Fifty Shades of Grey is a bit deeper than your typical fluffy romance novel. There’s nothing fluffy about the relationship between Anasastia and Christian. In fact, at times the story is extremely dark. Christian Grey is a man with many layers and clearly comes with a great deal of emotional damage. It will take a strong woman like Anastasia to cut through the barriers he’s put up to reach the man inside.
At its core, Fifty Shades of Grey is simply a well-told story. Yes, it is graphic and, because of its graphic nature, it may turn off some readers. It’s simply not for everyone. It’s not a book for young adults, and I’m not sure it’s one that I’d pass down to my 81 year old mother. The passages are so descriptive that I’m afraid they might give her a stroke. But, with that said, it’s an enjoyable read for those who need a bit of escapism and who can take their reading assignments a little less seriously. And, really, don’t we all sometimes need to take our reading a little less seriously?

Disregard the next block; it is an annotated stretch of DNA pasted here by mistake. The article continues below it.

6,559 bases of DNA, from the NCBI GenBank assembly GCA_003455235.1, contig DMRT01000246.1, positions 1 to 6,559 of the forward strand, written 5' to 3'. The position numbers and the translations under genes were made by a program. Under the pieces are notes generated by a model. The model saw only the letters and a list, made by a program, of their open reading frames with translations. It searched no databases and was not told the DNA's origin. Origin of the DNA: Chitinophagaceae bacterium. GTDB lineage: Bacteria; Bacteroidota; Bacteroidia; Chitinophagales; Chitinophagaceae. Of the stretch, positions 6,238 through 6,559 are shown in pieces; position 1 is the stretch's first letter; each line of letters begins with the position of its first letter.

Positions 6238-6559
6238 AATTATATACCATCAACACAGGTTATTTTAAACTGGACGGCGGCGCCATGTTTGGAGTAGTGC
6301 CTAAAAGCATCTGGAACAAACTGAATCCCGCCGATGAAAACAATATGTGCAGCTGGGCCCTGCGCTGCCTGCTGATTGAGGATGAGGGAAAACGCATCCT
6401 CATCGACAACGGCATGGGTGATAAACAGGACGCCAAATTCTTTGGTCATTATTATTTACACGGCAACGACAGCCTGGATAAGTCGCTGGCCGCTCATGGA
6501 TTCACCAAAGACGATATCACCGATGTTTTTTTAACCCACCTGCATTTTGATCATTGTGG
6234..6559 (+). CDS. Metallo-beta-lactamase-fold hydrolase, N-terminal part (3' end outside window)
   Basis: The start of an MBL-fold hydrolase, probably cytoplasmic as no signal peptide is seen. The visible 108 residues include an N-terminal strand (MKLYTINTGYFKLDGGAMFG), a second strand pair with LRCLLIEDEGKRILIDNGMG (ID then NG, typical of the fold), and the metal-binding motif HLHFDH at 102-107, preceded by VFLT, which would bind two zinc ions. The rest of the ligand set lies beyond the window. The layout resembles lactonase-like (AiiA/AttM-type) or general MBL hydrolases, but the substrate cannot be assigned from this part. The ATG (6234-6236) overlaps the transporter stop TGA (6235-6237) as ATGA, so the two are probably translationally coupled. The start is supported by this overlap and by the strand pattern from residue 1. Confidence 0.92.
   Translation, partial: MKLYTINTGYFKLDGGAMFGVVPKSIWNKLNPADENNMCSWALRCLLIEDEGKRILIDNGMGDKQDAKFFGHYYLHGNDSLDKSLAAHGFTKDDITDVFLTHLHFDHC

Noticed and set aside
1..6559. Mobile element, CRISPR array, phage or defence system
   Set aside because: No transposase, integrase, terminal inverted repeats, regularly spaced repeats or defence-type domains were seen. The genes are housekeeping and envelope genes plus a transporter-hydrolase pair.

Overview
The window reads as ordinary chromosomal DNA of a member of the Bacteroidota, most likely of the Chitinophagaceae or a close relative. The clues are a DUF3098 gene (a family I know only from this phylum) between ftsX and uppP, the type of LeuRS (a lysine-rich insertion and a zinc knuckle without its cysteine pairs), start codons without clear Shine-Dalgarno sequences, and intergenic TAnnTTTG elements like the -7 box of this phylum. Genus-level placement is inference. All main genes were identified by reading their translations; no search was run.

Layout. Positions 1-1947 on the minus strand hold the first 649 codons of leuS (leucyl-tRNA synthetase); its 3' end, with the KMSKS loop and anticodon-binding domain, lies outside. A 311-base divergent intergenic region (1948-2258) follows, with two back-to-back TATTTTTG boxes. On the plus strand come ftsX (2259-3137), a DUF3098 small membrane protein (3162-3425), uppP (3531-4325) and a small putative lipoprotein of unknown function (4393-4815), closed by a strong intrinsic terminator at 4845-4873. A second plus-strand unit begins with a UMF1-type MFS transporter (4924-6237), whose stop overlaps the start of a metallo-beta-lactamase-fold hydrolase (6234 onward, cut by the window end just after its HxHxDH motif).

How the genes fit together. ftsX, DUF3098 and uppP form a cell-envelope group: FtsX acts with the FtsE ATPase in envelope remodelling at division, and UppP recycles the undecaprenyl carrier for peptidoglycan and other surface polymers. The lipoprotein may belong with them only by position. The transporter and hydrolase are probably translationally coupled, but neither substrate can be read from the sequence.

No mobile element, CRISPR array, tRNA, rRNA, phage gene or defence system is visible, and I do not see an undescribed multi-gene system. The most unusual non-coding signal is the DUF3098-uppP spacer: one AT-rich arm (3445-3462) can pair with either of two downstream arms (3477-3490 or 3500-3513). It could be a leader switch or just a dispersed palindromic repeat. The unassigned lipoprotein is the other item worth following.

For more information about this book, visit the author’s website by following this link. In the meantime, take a look at the YouTube video of Ellen Degeneres as she attempts to read the book for an audiobook format. It’s sure to give you a giggle.